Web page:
The Lord’s Diner
Free meals served to the hungry in Pittsburg, 365 days a year, no exceptions
From night to night, The Lord’s Diner never looks the same. The food is always different. The guests, too. Even the volunteers are constantly rotating.
The important stuff, though? That will never change.
Three-hundred-sixty-five days a year, no exceptions, The Lord’s Diner provides dinner to hungry guests in Pittsburg – for free. Operating under the Catholic Diocese of Wichita, which also manages two permanent Lord’s Diner locations and several mobile food trucks in Wichita, The Lord’s Diner serves an average of 150 people in Pittsburg every single night.
The ultimate goal, according to the Catholic Diocese of Wichita, is “to combat hunger in the community” by serving “a nutritious meal with dignity and respect to anyone who is hungry.”
In Pittsburg, in a nondescript building at the corner of … Read More »
A Bolder Humboldt
Group dreams big and gets to work in Humboldt
In a town of fewer than 2,000 people, there’s a revolution happening. The proof is found on the downtown square.
An abandoned building, formerly a jewelry store, has been transformed into a luxury candy shop with shiny marble floors and Parisian accents; upstairs, a modern Airbnb is available for rent. Next door, a new restaurant is opening its doors in another once-decrepit building, its mouth-watering menu creating a buzz in town. Around the corner, a mercantile offers upscale coffee drinks and curated boutique gifts.
Also in the works? A brewery. A renovated hotel. A makerspace.
Welcome to a new Humboldt – or, as one group is calling itself, A Bolder Humboldt…
Want to keep reading about A Bolder Humboldt? Check out the winter issue of Southeast Kansas Living, out now! It includes this story in … Read More »
SEK ghost town comes to life in a big way during annual Fall Tour
It’s been more than 60 years since the one-room Cato School conducted official classroom business. But come one weekend each fall, when more than 600 students descend upon the ghost town of Cato, that tiny historic school and its community come back to life in a big way.
Teachers gather students for turn-of-the-century math and reading lessons. A horse-drawn stagecoach wanders near. Kids play traditional pioneer games outside the schoolhouse windows.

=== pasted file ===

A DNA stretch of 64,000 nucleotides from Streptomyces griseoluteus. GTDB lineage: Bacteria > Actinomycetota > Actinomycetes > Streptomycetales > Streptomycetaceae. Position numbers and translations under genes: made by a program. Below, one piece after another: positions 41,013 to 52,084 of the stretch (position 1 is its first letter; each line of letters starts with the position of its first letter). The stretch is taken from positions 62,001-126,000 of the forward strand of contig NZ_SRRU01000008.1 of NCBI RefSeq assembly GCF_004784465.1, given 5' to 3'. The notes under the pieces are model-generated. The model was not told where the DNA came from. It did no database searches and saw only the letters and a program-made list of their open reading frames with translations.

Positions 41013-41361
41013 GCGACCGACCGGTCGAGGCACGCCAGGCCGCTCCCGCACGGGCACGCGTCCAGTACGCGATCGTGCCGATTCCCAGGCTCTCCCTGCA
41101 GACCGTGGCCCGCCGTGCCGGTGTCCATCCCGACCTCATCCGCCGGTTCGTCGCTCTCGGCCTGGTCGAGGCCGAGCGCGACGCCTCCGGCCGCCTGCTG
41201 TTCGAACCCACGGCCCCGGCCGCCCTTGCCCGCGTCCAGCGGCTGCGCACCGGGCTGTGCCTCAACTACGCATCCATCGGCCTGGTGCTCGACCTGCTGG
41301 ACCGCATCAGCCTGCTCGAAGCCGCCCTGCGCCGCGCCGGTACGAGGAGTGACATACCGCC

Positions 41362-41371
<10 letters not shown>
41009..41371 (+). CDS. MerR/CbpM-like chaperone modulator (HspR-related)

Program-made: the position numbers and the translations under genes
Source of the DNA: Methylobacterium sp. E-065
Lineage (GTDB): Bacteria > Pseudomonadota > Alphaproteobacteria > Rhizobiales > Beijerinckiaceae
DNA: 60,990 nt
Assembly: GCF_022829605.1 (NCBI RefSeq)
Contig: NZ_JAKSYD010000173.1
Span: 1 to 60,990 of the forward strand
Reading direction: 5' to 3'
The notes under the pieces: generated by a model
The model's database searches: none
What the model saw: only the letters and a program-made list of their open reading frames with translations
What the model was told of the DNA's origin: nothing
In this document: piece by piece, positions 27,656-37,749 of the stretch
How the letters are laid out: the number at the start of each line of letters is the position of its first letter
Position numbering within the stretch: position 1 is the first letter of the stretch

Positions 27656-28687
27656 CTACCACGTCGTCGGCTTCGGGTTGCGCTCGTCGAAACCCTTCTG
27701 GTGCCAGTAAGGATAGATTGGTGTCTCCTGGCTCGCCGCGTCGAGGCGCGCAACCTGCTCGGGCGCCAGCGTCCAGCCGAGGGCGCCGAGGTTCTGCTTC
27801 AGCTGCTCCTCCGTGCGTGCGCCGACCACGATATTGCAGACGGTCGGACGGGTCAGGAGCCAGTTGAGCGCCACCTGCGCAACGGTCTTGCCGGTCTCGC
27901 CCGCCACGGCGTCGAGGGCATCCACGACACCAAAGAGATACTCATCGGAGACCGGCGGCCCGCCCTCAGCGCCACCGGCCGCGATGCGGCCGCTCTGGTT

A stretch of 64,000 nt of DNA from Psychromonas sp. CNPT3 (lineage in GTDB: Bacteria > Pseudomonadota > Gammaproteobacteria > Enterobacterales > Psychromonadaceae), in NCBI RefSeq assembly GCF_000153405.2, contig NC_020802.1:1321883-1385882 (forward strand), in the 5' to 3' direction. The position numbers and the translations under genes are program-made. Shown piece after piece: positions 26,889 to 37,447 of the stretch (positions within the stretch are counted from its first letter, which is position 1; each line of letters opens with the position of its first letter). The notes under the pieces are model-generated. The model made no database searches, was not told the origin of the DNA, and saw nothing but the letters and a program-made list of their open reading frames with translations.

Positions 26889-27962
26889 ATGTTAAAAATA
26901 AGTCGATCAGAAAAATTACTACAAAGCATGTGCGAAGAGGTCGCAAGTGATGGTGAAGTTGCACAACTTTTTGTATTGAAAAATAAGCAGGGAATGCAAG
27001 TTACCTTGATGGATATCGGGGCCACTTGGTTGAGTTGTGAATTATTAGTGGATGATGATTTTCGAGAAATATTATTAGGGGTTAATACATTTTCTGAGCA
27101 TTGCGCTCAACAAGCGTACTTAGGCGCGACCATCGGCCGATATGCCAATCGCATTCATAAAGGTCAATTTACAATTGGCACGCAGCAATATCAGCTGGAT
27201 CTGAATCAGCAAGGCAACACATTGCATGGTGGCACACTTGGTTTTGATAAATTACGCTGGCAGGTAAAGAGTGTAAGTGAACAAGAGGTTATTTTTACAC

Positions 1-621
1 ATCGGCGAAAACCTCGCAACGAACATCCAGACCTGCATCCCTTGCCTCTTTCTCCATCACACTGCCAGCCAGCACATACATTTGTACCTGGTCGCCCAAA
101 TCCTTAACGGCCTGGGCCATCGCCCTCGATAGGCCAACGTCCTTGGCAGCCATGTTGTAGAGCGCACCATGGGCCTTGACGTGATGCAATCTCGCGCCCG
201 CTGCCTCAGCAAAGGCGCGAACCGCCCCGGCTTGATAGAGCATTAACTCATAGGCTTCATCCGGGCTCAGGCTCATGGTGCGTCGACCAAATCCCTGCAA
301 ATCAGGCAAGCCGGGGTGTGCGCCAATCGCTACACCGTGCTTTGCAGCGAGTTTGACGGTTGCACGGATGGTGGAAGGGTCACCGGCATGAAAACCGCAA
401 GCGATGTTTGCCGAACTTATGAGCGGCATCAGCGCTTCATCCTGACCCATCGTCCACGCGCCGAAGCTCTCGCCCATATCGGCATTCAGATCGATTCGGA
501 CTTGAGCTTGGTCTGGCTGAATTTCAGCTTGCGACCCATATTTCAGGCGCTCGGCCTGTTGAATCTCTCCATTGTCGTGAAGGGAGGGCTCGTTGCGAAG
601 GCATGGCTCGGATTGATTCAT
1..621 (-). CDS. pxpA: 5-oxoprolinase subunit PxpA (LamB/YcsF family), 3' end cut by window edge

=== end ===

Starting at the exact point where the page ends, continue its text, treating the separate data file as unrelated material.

It all happens at Cato’s annual Fall Tour, this year set for the first weekend in November. The event highlights the history of Cato and offers several historical reenactments, music, refreshments, informational booths, tours and more…
Want to keep reading about Cato and its annual Fall Tour? Check out the fall issue of Southeast Kansas Living, out now! It … Read More »
Rural By Choice
Schenker Family Farms and McCune Farm to Market invest in SEK – while serving customers around the world
It was 2008. Cherie Schenker logged on to Craigslist, a relatively new website at the time, to advertise a quarter of Schenker Family Farms’ grass-fed beef to local consumers.
It didn’t work.
“Somehow, it ended up going on the Craigslist in Orange County, California,” she says with a laugh. “But then – someone called.”
And someone else called. Then someone else. Quickly, Cherie and her husband, Kevin, realized: There’s a huge market for this.
“We needed a website and we needed to figure out how to ship this stuff,” Cherie says. “Necessity is the mother of invention … and we just kind of got propelled into it from there.”
Where they’ve landed 10 years later is one of the largest direct-marketing livestock operations in the state … Read More »
Welcome to The Lavender Patch
Fort Scott family farm features 1,000+ lavender plants
When you enter Davin and Betsy Reichard’s home, you can’t miss it: that familiar, unmistakable scent of lavender.
It’s inevitable. The Reichards are surrounded by lavender, from the hundreds of lavender plants that are blooming just outside their front door to the dozens of homemade lavender products they make in their home each week.
That’s just everyday life (“I don’t even smell it anymore,” Betsy says) as the Reichards run The Lavender Patch Farm in Fort Scott. Their small family operation centers on just over 1,000 lavender plants, plus a gift shop filled with Betsy’s lavender creations…